Posted by Michael Andersen (Contributor) on March 30th, 2015 at 8:52 am
(Image: AAA Foundation for Traffic Safety)
This week’s Monday Roundup is sponsored by Laughing Planet, where you can now get food delivered by bike in downtown Portland.
Here are the bike-related links that caught our eyes this week:
Distracted driving: A AAA study put video cameras into teen drivers’ cars to study the moments just before 1,700 collisions. More than half of drivers were distracted just before moderate and severe crashes, but only 12 percent by telephones.
Reflective spraypaint: With bike safety in mind, Volvo has created a spray-on substance that is “completely invisible until it’s hit by the glare of a car’s headlights.”
Parking revolutionary: Donald Shoup, the UCLA professor who sounded the national alarm about the cost of free parking, will hold his retirement party on top of a parking structure.
Hit-and-run consequences: In the six years since a Vancouver 18-year-old became the first Washingtonian imprisoned for vehicular homicide, a 2009 hit-and-run case caused by his texting behind the wheel, his life has descended into a string of apparently nonviolent criminal charges.
Fashion felonies: “Now people need special costumes to ride bicycles. I mean, a helmet, what, are you an astronaut??” That’s inimitable fashion maven Fran Lebowitz, who also claims that her glasses cost as much as a car.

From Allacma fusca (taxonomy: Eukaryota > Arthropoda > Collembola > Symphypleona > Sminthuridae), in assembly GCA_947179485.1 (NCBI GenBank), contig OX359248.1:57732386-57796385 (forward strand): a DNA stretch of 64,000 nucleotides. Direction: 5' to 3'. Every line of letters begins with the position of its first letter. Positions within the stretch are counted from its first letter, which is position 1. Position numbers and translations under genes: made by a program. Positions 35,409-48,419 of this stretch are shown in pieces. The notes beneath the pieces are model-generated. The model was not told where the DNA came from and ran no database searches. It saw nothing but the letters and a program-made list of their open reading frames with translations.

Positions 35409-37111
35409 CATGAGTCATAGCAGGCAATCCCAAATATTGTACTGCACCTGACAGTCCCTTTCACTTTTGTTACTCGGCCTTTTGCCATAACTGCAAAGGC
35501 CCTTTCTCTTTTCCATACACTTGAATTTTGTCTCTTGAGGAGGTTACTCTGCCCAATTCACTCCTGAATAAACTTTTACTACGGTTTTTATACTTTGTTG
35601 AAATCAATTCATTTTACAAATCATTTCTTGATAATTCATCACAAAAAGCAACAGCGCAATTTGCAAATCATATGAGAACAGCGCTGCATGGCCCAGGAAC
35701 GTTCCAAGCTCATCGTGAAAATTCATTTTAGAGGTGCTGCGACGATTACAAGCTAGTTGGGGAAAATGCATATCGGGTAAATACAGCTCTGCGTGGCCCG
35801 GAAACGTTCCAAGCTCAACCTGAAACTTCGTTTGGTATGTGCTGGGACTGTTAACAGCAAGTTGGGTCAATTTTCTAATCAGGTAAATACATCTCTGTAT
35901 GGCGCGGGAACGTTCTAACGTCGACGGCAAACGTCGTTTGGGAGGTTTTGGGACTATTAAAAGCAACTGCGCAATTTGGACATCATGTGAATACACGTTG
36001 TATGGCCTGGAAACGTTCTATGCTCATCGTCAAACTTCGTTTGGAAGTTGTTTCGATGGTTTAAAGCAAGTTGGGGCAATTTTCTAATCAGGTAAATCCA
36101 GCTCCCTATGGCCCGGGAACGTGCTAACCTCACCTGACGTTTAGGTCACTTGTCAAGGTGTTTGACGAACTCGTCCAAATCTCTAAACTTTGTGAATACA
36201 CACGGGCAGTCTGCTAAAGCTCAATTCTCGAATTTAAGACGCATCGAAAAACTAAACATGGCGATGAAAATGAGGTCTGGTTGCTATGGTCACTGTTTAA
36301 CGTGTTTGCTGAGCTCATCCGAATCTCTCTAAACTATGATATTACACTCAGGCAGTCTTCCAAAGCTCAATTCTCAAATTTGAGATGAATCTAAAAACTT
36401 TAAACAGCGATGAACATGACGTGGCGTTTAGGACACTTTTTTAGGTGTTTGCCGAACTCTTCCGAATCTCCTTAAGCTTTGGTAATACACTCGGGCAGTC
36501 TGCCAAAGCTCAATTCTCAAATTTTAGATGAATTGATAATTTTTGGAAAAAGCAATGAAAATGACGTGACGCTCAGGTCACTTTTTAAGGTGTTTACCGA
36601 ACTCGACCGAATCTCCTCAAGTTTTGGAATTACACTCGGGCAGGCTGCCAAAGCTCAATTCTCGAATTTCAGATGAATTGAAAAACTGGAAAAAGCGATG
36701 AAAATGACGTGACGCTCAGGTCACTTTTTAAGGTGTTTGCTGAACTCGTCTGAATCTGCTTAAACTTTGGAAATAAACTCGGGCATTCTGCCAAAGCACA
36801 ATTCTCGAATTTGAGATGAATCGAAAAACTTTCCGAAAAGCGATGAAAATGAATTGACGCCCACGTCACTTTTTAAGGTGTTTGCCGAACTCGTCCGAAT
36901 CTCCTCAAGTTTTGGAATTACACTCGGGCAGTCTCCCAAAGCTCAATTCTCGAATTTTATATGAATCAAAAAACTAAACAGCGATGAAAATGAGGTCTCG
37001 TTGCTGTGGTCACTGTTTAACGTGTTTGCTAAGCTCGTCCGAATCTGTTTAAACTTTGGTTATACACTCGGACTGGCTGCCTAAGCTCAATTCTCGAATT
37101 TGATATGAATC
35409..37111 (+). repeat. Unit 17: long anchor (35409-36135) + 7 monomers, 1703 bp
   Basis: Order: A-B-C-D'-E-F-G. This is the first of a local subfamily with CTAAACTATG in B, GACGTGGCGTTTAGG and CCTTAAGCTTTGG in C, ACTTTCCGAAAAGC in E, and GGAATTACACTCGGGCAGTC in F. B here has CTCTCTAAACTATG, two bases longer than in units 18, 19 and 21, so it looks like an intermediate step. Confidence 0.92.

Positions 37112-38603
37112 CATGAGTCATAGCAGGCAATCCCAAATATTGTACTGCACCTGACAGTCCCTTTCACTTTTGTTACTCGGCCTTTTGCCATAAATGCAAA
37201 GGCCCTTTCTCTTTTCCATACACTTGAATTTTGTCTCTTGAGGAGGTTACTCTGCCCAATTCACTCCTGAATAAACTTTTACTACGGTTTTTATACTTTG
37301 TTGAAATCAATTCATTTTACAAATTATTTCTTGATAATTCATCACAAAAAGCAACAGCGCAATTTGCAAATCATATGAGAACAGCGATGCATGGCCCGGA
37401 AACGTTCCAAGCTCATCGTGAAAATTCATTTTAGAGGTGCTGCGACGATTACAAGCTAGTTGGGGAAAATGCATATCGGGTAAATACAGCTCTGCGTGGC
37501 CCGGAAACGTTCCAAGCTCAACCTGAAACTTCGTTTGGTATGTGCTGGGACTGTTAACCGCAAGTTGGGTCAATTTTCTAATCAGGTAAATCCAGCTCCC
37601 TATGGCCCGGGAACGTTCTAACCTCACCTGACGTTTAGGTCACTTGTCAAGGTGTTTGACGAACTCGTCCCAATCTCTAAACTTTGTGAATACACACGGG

Gee thanks Google: Its driverless cars will have external airbags.
Scofflaw reasons: The top three reasons people break laws while biking, a recent study found, were “poor infrastructure design,” “the speed of motorised traffic” and “the behaviour of other road users.”
Bike licensing: Chicago Magazine rounds up the many examples of it not working, but adds that a bike-related tax could help fund the two things that actually improve biking safety and behavior: bike infrastructure and bike education.
Equity tips: To start thinking about the causes of disparities, try to “ask ‘why?’ approximately five times.” And four other suggestions for improving racial equity in the biking movement.
Black in Portland: Bikes are clearly used as a symbol of change in a powerful video interviewing several people about what the generation-long displacement of black Portlanders from inner North and Northeast has felt like.
Near misses: A British website is the latest to compile and analyze narrowly avoided bike collisions.
Paris pollution: Paris is rationing car use and making bike-sharing and other public transit free in a fight against some of the world’s dirtiest air.
Bike agenda: Hillsboro’s city council has put better biking and walking infrastructure on its list of 11 priorities for the year.
Car-free commerce: As Stockholm closes some major commercial streets to cars, a consultancy group scoured the numbers and concluded that “car accessibility did not have a significant effect on apartment prices or office rents.”
Seattle woonerf: Property values are up along Bell Street Park, Seattle’s attempt at shared street space. CityLab looks at it and five other woonerfs worldwide.
Auto-only funding: Two months after someone asked them to, Five Republican congressmen have introduced the so-called DRIVE Act, which would end federal gas tax spending on “bike paths, sidewalks, mass transit, and other local projects.”
Protected lane: After years of debate, Boston will add curb-protected bike lanes, including protected intersections, to a 2/3-mile stretch of Commonwealth Avenue. Some call it an “outrage”; others disagree.
And in your video of the week, a mixed-bag milestone: Sunday Parkways (not to mention a tallbike, a recumbent, a longtail and a pennyfarthing) made it to The Simpsons.